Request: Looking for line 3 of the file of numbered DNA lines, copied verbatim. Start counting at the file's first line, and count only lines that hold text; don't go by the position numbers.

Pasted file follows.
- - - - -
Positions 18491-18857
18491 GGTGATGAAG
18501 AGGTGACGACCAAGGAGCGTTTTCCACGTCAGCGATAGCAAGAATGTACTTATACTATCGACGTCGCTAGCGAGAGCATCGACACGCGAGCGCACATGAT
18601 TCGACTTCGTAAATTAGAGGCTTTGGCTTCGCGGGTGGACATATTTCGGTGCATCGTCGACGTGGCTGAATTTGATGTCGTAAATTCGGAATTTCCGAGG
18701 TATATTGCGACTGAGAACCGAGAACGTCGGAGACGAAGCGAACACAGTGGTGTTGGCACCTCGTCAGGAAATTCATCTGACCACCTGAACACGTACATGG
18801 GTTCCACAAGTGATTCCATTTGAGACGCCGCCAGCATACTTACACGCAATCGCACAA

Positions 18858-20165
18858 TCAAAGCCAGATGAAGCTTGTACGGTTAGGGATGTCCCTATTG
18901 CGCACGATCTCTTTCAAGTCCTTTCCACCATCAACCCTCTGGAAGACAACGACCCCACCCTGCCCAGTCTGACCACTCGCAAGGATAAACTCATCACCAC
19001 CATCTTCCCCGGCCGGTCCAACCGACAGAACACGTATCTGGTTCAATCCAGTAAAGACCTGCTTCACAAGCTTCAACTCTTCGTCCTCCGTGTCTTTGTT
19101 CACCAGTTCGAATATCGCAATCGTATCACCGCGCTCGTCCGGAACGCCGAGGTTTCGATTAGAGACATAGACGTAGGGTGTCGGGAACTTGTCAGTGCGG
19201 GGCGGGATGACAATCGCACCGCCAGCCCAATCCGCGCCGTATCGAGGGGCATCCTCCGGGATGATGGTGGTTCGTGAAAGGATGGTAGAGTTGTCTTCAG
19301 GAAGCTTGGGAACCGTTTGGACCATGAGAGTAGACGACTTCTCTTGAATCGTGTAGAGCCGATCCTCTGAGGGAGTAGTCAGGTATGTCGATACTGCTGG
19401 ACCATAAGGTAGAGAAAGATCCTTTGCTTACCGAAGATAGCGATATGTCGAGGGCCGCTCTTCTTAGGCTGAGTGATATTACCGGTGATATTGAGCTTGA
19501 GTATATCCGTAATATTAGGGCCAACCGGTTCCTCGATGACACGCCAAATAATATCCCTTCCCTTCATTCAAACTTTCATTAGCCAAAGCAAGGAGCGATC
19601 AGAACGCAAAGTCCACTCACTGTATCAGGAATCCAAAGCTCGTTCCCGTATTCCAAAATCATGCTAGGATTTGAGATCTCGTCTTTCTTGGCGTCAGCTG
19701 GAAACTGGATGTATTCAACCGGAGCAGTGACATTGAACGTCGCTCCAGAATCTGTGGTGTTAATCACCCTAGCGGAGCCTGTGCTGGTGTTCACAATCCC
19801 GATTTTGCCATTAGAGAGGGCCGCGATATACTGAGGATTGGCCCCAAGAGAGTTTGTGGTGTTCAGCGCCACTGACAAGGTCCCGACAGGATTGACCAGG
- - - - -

18501 AGGTGACGACCAAGGAGCGTTTTCCACGTCAGCGATAGCAAGAATGTACTTATACTATCGACGTCGCTAGCGAGAGCATCGACACGCGAGCGCACATGAT